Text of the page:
The next house to the mill had caved in, and Mark had come down just in time with an old woman who was bedridden and had been forgotten. The workers had paused an instant as the horrible sound of falling timbers rent through the other noises of that horrible night, and then hurried to increase their vigilance. There were people in the top floor of the next house and it would go next. Then the word went forth that no more must go up the ladder. The roof was about to fall in, and a young mother shrieked, “My baby! My baby! She's up in the bed. I thought Bob had her, but he couldn't get up!” Mark Carter looked at her sharply. “Which window?” he asked, and was up the ladder before detaining hands could reach him, and Billy, sliding under the arm of the Fire Chief, swung up just behind.

The crowd watched breathless as they mounted round after round, Aunt Saxon standing with a shawl over her head and gasping aloud, “Oh Willie!” and then standing still in fear and pride, the tears streaming down a smiling countenance on which the red glare of the fire shone. The ladder was set crazily against the flaming window and swayed with their weight. Every step seemed as if it would topple the building, yet the ladder held, and Mark sprang through the blazing window out of sight. It seemed an eternity till he returned bringing a tiny bundle with him, and handing it out to Billy waiting below.

The boy received as it had been a holy honor, that little bundle of humanity handed through the fire, and came solemnly down amid the breathless gaze of the crowd, but when they looked to the top again Mark had disappeared!

A murmur of horror went round the throng, for the flames were licking and snapping, and the roof seemed to vibrate and quiver like a human thing. Then before any one could stop him or even saw what he was going to do, the minister sprang forward up the ladder like a cat, two rounds at a time,—three! He dashed through the fire and was gone!

For an instant it seemed that the people would go mad with the horror of it. Those two! Even the Fire Chief paused and seemed petrified. It was Billy who sensed the thing to do.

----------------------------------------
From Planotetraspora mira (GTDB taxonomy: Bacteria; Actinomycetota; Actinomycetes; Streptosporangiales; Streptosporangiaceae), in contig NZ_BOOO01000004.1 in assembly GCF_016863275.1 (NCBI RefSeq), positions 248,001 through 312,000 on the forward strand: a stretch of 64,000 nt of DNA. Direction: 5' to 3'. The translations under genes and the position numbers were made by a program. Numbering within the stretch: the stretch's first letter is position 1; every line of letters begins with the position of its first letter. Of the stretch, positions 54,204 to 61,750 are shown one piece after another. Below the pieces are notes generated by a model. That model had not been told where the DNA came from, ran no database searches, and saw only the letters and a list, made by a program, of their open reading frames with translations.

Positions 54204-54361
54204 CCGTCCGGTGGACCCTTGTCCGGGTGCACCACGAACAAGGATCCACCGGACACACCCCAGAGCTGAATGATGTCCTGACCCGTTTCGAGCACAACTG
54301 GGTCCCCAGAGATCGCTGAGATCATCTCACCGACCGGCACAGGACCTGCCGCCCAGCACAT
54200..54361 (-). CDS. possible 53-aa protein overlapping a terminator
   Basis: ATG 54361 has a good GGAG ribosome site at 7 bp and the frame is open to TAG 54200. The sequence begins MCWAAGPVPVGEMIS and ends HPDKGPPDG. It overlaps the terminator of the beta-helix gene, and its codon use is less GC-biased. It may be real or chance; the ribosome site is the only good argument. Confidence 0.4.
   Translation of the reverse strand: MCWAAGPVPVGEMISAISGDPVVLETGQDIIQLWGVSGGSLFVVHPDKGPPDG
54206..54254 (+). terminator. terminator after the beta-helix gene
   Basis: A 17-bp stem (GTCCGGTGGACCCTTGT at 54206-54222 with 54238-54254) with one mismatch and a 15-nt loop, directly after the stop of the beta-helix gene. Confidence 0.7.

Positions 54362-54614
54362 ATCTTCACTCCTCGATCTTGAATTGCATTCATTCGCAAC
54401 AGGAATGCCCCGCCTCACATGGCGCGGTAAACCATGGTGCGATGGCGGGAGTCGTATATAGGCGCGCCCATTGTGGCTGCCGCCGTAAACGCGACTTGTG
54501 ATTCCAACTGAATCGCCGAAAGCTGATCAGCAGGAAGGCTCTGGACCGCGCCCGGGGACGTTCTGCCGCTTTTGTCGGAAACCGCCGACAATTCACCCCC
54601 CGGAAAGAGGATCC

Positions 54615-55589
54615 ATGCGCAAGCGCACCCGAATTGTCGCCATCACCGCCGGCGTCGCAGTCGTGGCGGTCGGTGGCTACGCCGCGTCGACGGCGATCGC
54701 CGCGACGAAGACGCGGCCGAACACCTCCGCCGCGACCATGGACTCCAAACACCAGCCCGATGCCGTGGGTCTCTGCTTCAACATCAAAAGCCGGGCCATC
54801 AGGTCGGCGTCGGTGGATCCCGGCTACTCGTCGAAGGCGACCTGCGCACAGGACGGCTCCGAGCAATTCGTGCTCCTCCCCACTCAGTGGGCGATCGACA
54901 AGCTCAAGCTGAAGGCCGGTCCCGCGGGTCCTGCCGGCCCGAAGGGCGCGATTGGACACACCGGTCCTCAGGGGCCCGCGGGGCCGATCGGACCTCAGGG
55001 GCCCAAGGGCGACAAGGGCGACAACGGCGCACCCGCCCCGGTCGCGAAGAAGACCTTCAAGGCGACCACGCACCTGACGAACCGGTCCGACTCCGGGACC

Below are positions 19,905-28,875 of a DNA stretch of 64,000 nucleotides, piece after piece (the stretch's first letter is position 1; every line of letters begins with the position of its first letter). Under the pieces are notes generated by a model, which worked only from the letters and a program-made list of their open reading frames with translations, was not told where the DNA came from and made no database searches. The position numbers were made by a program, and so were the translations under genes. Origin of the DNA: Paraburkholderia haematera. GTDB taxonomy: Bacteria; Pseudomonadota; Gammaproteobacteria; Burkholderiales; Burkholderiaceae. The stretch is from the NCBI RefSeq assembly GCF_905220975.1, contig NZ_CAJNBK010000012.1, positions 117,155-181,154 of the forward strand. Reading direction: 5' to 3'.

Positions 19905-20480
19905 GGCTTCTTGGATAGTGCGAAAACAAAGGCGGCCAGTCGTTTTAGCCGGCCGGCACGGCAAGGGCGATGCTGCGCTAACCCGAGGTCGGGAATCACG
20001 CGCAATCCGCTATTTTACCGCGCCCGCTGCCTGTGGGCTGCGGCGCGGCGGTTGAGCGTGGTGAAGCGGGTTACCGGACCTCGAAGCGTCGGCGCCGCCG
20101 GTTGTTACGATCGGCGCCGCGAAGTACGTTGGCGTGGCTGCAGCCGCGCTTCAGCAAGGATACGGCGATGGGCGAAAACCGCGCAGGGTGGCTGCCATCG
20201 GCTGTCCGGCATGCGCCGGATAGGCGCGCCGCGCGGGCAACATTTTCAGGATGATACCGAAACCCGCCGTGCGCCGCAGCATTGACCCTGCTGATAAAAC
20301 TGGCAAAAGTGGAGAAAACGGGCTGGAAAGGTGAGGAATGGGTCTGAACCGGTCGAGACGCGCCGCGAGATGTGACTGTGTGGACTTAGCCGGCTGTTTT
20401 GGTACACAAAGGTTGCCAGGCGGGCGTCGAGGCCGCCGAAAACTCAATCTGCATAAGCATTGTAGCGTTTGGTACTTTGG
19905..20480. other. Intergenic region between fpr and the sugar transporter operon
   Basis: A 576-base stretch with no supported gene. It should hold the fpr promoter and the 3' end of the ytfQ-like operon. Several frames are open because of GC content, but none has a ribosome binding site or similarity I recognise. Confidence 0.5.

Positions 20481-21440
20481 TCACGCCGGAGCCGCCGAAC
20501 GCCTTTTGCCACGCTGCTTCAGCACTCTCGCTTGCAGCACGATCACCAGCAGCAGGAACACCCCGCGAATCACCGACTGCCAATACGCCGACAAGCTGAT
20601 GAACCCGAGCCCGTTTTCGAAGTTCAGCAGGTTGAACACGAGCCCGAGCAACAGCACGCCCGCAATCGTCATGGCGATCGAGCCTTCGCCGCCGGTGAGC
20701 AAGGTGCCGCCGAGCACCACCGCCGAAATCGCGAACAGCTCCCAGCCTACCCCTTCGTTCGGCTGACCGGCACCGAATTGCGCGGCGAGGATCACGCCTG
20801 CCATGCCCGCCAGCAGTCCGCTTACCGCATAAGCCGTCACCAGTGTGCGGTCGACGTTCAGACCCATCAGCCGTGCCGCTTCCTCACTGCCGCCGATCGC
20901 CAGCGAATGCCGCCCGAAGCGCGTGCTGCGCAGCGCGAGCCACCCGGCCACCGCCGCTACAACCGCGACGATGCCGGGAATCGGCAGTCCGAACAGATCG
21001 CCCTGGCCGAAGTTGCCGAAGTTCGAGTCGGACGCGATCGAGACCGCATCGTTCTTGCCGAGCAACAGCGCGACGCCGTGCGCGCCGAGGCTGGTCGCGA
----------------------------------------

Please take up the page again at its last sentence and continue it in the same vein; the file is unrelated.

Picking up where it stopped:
“Getcher canvas man? Are ya' asleep?”

And instantly a great piece of canvas was spread and lifted. But the building tottered, the flames ate on, and the window seemed entirely enveloped. The moment lasted too long for the hearts that waited. A groan rent the air. Then suddenly a breath seemed to part the flames and they saw the minister coming forward with Mark in his arms!

It was just at this instant that Lynn came flying down the street. She had kept the bells going till she knew all the help had come from a distance, and now she was coming to see if there was anything else for her to do. There before her she saw her father standing in that awful setting of fire, with Mark limp and lifeless in his arms! Then the flames licked up and covered the opening once more. Oh, God! Were they both gone?

Only for an instant more the suspense lasted, and then the cateclysm of fire came. The roof fell carrying with it the floors as it went, down, down, down, shuddering like a human thing as it went, the rain of fire pouring up and around in great blistering flakes and scorching the onlookers and lighting their livid faces as they stood transfixed with horror at the sight.

The canvas fluttered uselessly down and fire showered thick upon it. Timbers and beams crumbled like paper things and were no more. The whole flimsy structure had caved in!